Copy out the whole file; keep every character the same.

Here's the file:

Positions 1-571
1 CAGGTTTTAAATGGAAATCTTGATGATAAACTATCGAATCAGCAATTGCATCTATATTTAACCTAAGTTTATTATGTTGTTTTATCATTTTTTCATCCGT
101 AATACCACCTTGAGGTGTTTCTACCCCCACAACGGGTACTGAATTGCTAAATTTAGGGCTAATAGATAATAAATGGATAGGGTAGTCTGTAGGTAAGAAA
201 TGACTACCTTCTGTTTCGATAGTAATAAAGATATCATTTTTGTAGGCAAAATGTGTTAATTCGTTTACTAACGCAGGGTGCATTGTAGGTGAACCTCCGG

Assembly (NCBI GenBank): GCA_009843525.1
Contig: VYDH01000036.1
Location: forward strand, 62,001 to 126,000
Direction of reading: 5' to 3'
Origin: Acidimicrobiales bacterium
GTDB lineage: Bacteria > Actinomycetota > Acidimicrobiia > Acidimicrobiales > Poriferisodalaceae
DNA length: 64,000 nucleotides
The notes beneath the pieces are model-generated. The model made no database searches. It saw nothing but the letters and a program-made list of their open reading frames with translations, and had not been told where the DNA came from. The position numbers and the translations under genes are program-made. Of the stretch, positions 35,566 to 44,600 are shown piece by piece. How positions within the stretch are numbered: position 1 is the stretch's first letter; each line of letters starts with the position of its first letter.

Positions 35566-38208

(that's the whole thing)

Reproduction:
Positions 1-571
1 CAGGTTTTAAATGGAAATCTTGATGATAAACTATCGAATCAGCAATTGCATCTATATTTAACCTAAGTTTATTATGTTGTTTTATCATTTTTTCATCCGT
101 AATACCACCTTGAGGTGTTTCTACCCCCACAACGGGTACTGAATTGCTAAATTTAGGGCTAATAGATAATAAATGGATAGGGTAGTCTGTAGGTAAGAAA
201 TGACTACCTTCTGTTTCGATAGTAATAAAGATATCATTTTTGTAGGCAAAATGTGTTAATTCGTTTACTAACGCAGGGTGCATTGTAGGTGAACCTCCGG

Assembly (NCBI GenBank): GCA_009843525.1
Contig: VYDH01000036.1
Location: forward strand, 62,001 to 126,000
Direction of reading: 5' to 3'
Origin: Acidimicrobiales bacterium
GTDB lineage: Bacteria > Actinomycetota > Acidimicrobiia > Acidimicrobiales > Poriferisodalaceae
DNA length: 64,000 nucleotides
The notes beneath the pieces are model-generated. The model made no database searches. It saw nothing but the letters and a program-made list of their open reading frames with translations, and had not been told where the DNA came from. The position numbers and the translations under genes are program-made. Of the stretch, positions 35,566 to 44,600 are shown piece by piece. How positions within the stretch are numbered: position 1 is the stretch's first letter; each line of letters starts with the position of its first letter.

Positions 35566-38208